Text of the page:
The properties of dyewood (Palo de Tinte) had a great presence in Europe.

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The Mayas took advantage of the attributes of this wild tree called ek, native to humid zones, whose black color is used for dying fabrics. The wood sparked intense ambitions and clashes because its benefits provided great opportunities for commercialization by the Spaniards, who transported vast quantities of this primary resource to the Iberic Peninsula, favoring the use of dyes extracted from this species that eventually spread to the entire European textile industry.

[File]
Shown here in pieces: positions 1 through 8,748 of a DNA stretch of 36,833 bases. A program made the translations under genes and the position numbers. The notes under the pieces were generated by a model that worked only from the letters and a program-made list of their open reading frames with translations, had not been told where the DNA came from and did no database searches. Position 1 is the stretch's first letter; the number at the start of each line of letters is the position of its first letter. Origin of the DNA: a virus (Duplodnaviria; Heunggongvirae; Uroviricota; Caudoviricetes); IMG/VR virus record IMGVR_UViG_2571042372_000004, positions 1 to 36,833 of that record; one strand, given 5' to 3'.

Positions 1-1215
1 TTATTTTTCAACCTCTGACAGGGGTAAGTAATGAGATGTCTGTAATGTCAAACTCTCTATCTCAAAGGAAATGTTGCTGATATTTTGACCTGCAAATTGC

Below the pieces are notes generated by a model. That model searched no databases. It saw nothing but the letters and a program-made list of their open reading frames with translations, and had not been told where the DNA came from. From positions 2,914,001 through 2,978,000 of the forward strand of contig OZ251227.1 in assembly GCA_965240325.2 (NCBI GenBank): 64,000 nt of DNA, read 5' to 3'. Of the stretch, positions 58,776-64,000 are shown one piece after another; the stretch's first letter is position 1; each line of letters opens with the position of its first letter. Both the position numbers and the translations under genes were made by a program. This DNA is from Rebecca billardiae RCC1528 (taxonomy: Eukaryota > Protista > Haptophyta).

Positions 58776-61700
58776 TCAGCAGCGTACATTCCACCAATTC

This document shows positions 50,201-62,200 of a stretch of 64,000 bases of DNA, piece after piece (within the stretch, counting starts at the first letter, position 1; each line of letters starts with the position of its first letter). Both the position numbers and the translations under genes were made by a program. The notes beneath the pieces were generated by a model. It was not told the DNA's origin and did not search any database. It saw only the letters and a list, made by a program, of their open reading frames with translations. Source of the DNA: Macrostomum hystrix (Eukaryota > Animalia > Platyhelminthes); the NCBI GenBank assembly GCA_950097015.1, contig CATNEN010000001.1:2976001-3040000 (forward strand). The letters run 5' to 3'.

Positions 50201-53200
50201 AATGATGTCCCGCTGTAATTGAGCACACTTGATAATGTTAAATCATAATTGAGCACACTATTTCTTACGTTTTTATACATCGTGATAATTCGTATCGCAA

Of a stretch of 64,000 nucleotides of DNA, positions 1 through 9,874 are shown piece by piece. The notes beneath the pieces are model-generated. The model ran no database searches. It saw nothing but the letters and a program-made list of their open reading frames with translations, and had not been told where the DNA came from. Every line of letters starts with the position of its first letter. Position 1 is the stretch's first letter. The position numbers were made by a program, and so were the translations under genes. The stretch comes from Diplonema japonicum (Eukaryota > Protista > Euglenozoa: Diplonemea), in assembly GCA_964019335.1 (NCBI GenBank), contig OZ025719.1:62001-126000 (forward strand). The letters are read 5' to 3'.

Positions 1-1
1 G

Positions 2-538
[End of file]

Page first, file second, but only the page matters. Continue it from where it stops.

The properties of dyewood (Palo de Tinte) had a great presence in Europe.